Cybersecurity Expert Explains Why You Should Never Combine Work & Your Personal Life On The Same Phone & Computer

If you've ever wondered if your employer is spying on you, the answer is yes.

woman being spied on by her employer AndreyPopov / Getty Images / Canva Pro

Most of us know better than to ever look at anything even remotely off-color or "not safe for work" on our company-issued computers or phones. But is that enough to secure our privacy from our employers, even in our off-hours? 

One veteran IT professional says absolutely not, and her insight might have you taking a trip to the nearest cell phone store.

The cybersecurity professional says to never combine your work and personal devices like phones and computers.

Most of us with corporate jobs have some level of "separation of church and state," if you will, when it comes to our tech devices — either company-issued corporate-owned laptops and phones or our own devices with separate user accounts for work and our regular lives.


But it seems like a whole lot of us are just winging it and letting one company-owned device do the job — many can't afford to buy separate devices, after all. Still, it's a really strange thing to do if you think about it.

@ashley.houghton You couldn’t pay me to have a work phone and personal phone combined #corporate #corporatelife #workphone #spying #privacy #company #workforce ♬ original sound - Ashley

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To have your personal communications, photos, social media posts, and everything else all housed on one device your job owns? Yikes. As TikToker Ashley Houghton put it, "You couldn’t pay me to have a work phone and personal phone combined."

And Scarlett, a veteran cybersecurity professional, says this isn't just paranoia. "Yes," she said in a recent TikTok, "your company is spying on you."

Employers can access basically everything on work-owned equipment without you even knowing it.

We tend to think of things like emails, files, and personal communications as private for the most part, right? But Scarlett and other IT professionals say that's not remotely true — anything on your company-owned equipment is fair game for your employer's eyes, no matter how personal.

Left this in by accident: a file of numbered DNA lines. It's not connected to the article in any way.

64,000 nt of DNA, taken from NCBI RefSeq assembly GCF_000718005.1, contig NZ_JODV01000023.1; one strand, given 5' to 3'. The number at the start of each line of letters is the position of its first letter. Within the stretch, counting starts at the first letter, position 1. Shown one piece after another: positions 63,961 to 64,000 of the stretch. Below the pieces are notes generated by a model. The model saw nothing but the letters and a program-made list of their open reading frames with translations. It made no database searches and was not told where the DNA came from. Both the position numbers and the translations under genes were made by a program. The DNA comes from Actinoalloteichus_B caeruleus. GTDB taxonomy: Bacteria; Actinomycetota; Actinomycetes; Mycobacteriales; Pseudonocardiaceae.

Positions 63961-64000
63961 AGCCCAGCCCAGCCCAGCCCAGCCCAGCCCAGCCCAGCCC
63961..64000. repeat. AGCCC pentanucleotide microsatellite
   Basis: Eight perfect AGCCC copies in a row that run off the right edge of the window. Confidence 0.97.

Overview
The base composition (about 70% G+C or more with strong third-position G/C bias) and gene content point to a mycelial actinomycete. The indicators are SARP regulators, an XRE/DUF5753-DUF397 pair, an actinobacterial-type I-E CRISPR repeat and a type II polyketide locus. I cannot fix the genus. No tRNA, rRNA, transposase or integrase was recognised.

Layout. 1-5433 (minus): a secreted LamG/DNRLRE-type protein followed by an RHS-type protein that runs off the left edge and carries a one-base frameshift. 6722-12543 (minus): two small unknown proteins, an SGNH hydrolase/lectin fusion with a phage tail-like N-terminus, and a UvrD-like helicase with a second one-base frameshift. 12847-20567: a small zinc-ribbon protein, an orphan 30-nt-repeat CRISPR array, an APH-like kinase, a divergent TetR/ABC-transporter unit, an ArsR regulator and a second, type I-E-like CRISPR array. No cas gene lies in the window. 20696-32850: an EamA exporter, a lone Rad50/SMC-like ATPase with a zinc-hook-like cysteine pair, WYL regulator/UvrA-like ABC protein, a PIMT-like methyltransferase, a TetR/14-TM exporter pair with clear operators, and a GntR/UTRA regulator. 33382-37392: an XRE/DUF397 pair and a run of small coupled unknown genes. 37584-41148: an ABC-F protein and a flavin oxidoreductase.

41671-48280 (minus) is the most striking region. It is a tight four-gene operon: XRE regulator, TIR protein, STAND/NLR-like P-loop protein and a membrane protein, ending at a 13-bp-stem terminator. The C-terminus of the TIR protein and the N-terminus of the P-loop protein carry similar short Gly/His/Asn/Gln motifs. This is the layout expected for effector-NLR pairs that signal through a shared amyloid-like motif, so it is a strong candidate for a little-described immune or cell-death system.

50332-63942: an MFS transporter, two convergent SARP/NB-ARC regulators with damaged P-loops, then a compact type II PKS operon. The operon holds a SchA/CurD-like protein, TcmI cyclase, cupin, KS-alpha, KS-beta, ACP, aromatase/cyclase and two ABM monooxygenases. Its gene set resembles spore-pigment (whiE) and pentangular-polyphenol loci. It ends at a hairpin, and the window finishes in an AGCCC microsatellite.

And that does mean everything. As Scarlett explained, most companies' IT departments have functionalities that let them view the entire contents of the device without you having any idea they've even been in there.


These apps are called MDMs for Mobile Device Management. Once they're installed on your device, your employer can view absolutely everything, including calls, voicemails, texts, photos, and your physical location — all without you knowing.

They can also remotely wipe all the data from the device if need be without you knowing or giving permission. It may seem like there'd be no reason to ever do so, but one IT professional in the comments raised an all too common problem — password losses and breaches.

If a password or two-factor authentication issue is such that the only way to keep the company's data safe is to wipe the device, they're gonna wipe the device — and if you've been mixing your personal and work use, that means all your personal stuff is gone forever too.


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But it goes beyond just company-owned equipment. Work-related apps on your personal devices are also fair game.

It probably goes without saying that your employer has access to any work-related and work-installed apps on your personal devices. But as Scarlett explained in a follow-up video, many people don't consider the implications those can have.

Obviously, this means any communications you send through apps like Slack or Teams are readable by your employer — including all those messages making fun of your boss. So stop that!

@scarletenigmatic About work applications on personal phones #cybersecurity ♬ original sound - Scarlett

But it also means that, in the case of email, for instance, any message you send with the company's domain on it is readable by your employer—including those emails you send between your work and personal addresses.


As an example, one person in the comments asked if their employer could see all the jobs from Indeed he found during his breaks and emailed to himself so he could apply to them later. The answer is yes, and for many companies, this is exactly the kind of seemingly innocuous use that would arouse suspicion.

Combining your work and personal devices can even land you in legal hot water.

Now, obviously, you're a blameless, law-abiding citizen who would never even consider doing anything remotely off-color, let alone illegal, right?

Ah but! What if your coworkers or company officers are doing crimes instead of spreadsheets? Supposing your boss is doing some light embezzling on his lunch hour? Maybe the CFO is a full-tilt Bernie Madoff!

@attorneyryan I always subpoena phone records in these cases because i almost always find something suspicious on their data #workstories #worklife #datingstories ♬ original sound - Attorney Ryan

Scarlett explained that if you ever used a personal device to access work materials or documents, both the contents of your device and the device itself now become fair game for discovery in lawsuits and subpoenas in criminal investigations.


The bottom line? Don't mix business with pleasure, separate church and state, don't [expletive] where you eat! Keep your work and personal lives separate and be careful about how you're using work-related apps. The potential drama just isn't worth it.

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John Sundholm is a news and entertainment writer who covers pop culture, social justice, and human interest topics.